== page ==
I used maps.me and it worked well, just make sure you’ve downloaded the maps you need before you go or when you have wifi.

 

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Choose trains over planes

China’s flights are regularly delayed; they can randomly change take-off times to allow military planes to fly by.

I had a flight booked from Shenzen to Chengdu and it ended up being delayed by nearly 4 hours! For a flight that was only a couple of hours long, it was very frustrating! With the language barrier, I was given basically no information on the situation and just had to wait it out in the airport until we were called to board.

In comparison, the high-speed trains I took left and arrived exactly on time. They’re also cheaper than flights (although not by much) and are super fast, efficient and clean. I’d recommend taking a train wherever possible.

 

Book train tickets (Trip.com)

Trains do get booked up in advance, so your best bet is probably to buy tickets online before you leave.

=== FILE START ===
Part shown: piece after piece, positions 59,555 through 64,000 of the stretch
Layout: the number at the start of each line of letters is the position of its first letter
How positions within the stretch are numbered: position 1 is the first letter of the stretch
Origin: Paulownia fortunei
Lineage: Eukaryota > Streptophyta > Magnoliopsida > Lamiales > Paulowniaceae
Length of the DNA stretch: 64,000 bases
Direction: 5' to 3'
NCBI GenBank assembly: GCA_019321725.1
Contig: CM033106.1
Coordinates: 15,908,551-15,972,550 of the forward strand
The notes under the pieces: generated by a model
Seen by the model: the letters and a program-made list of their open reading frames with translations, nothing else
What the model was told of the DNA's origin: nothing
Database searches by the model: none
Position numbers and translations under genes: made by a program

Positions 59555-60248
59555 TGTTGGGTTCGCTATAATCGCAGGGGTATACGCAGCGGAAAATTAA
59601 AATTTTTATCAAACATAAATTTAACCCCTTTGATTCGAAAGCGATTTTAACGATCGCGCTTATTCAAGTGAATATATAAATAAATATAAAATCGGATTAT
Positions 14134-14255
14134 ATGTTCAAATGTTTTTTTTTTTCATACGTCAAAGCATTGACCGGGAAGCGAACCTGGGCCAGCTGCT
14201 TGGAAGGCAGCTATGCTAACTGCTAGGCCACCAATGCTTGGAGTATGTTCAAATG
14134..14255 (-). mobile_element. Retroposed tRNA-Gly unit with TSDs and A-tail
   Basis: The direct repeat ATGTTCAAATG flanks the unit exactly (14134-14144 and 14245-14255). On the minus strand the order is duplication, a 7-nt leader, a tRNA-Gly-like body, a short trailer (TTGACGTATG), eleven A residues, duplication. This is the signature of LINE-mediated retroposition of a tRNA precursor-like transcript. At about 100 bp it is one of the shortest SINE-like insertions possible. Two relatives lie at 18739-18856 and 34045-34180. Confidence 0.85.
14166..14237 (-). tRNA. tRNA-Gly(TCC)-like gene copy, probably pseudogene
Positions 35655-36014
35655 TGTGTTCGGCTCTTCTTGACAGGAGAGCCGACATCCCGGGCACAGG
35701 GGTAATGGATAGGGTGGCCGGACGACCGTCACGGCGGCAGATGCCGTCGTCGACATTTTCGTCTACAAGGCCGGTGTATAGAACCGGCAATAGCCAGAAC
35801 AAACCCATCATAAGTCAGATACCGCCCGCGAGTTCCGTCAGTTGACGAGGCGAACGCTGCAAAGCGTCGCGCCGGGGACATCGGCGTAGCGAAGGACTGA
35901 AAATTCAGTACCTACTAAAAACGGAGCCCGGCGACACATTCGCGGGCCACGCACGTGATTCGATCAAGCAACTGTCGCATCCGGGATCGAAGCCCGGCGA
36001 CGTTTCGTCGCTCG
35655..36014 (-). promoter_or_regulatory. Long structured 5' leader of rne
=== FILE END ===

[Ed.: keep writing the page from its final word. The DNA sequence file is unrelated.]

Otherwise, you’ll need to queue up to buy a ticket at the station a few days before you intend to travel to ensure that there’s space.

I travelled in second class, which is the cheapest option but it was perfectly fine. Much better than normal class in the UK! You can even fit large suitcases in the luggage rack above you, so don’t need to worry about not being able to keep your things close by.

I booked my tickets on Trip.com and would highly recommend this. It costs slightly more due to a small service fee, but it provides peace of mind and is really convenient.

You order online and get send a confirmation. Take that along to any station in China, along with your passport, and you’ll be able to collect your tickets. It’s really easy and you don’t need to speak Mandarin to do so. Download their app for easy access to your booking confirmation.